A Turkish-Iranian gold trader testifying in the trial of a Turkish banker accused of helping Iran evade USA sanctions said on Tuesday that he paid a $45,000 (33,523 pounds) bribe to a US prison guard to obtain alcohol and use the guard's phone.
Turkish authorities have detained 17 people linked to Zarrab in an investigation launched after he cooperated with USA authorities.
Zarrab said he paid Turkey's former Economy Minister Zafer Caglayan between €45 million and €50 million (more than $50 million) in bribes in 2012 and 2013 in order to secure his help in evading United States sanctions on Iran.
Mr. Schacht, asked why he had filed the suit the week Mr. Zarrab was testifying in the sanctions case, said the timing was coincidental and largely a factor of his being retained recently to represent the inmate and of conducting his own investigation.
The defense says Atilla is "not corrupt".
Zarrab pleaded guilty to charges that he schemed to help Iran evade U.S. sanctions in October.
He said he also bribed him with a watch and a piano.
The accusations have surfaced as Zarrab testifies before a federal court in Manhattan on his role in a lucrative regional trade circuit, that saw Iran inject billions of euros of hydrocarbon revenues into the global banking sector via Turkey's public banking institution - circumventing USA sanctions prohibiting trade with Teheran.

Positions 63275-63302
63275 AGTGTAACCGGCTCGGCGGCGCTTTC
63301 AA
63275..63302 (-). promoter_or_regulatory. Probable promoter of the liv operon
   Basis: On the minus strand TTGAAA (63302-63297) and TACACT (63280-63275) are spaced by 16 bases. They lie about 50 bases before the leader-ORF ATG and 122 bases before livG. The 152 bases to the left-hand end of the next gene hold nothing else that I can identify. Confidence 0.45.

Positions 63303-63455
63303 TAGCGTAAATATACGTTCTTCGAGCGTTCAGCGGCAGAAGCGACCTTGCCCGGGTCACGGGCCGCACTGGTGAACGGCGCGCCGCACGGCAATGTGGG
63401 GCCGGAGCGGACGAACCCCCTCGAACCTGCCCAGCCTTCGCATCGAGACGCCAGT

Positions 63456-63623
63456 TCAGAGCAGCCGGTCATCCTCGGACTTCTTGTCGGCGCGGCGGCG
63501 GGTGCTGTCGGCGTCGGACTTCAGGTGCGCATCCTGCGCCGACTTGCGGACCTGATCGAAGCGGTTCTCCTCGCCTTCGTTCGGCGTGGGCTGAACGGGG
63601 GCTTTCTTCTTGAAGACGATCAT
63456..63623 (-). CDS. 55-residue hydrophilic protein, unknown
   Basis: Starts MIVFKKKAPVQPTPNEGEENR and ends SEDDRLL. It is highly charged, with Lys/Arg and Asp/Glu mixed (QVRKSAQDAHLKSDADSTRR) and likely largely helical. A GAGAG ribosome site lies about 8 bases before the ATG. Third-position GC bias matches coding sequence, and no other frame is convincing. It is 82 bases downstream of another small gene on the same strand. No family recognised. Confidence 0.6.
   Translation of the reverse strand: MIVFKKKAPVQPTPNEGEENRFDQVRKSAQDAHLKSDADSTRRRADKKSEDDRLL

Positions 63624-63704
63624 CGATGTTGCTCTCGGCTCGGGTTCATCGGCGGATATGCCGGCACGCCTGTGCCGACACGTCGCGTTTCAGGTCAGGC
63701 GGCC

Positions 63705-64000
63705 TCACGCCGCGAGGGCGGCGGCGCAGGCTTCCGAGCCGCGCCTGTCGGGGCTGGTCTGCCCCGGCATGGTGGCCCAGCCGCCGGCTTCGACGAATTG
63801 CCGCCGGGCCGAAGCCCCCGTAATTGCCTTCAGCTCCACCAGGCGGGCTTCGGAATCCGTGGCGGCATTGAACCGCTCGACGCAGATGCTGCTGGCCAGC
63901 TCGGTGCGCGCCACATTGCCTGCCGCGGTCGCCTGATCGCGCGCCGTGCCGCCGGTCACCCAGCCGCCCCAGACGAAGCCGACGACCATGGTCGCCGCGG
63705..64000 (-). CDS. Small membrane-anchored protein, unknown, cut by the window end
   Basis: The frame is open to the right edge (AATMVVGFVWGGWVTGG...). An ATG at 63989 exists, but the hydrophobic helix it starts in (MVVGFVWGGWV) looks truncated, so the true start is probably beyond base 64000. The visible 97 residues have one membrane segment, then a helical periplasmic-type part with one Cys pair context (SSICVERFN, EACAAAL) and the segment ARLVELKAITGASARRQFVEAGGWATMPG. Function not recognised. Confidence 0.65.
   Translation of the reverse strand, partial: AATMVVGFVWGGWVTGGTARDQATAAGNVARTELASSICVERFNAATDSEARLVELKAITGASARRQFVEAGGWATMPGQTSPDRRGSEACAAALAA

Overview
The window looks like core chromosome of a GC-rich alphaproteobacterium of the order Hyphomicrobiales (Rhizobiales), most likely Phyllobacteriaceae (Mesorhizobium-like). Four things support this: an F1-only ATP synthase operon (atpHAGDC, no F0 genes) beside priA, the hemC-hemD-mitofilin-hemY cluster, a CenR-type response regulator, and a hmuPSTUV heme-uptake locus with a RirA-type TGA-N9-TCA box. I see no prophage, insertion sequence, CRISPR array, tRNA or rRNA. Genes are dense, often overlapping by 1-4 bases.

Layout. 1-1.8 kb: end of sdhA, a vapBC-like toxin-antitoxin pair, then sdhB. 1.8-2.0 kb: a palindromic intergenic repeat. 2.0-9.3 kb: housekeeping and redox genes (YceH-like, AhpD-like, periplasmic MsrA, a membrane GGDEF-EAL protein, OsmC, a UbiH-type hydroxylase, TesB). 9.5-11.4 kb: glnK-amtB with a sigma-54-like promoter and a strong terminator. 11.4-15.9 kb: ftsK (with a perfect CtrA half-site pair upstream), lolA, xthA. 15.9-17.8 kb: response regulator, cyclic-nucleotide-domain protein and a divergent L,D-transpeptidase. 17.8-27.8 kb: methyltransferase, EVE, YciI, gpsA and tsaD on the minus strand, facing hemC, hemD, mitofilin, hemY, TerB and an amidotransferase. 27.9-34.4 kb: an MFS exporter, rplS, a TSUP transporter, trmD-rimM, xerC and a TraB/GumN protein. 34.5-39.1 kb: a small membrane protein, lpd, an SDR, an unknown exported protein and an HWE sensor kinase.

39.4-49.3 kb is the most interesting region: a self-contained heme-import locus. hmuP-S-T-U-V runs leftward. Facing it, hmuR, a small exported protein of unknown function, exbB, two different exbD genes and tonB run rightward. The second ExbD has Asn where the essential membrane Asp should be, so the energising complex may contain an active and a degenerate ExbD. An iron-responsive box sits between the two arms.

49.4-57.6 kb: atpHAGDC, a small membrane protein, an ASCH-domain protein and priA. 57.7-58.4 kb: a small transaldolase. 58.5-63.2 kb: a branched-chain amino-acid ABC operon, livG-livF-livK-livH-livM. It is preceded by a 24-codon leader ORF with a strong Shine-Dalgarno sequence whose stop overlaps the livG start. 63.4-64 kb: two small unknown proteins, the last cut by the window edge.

His testimony turned dramatic Thursday as it neared its end as Assistant U.S. Attorney Sidhardha Kamaraju elicited a description of a jailhouse attack. He testified that he might be permitted to be released on bail once the trial is finished.
In a plea agreement entered as evidence in the trial, Zarrab admitted conspiring to bribe a guard at the Metropolitan Correctional Center to smuggle him alcohol and cellphones, which he used to call his relatives and a Turkish lawyer. The testimony came as Zarrab was cross-examined by one of Atilla's lawyers, Cathy Fleming.
Indeed, his October 16th guilty plea for violating USA sanctions against Iran includes one count of bribery tied to his time at the Metropolitan Correctional Center in downtown Manhattan.
Faouzi Jaber, 62, an Ivory Coast native awaiting sentencing in a federal weapons and drugs case, says in his Manhattan Supreme civil suit that he was cellmates with Reza Zarrab, 34, from 2016 through this past spring. Zarrab also sent money to Jaber's family in Africa and put cash in his commissary account, it added.
Once they were cellmates, Zarrab "started telling Plaintiff that he likes having sex with both men and women", Jaber's suit reads. He said Atilla helped structure those transactions.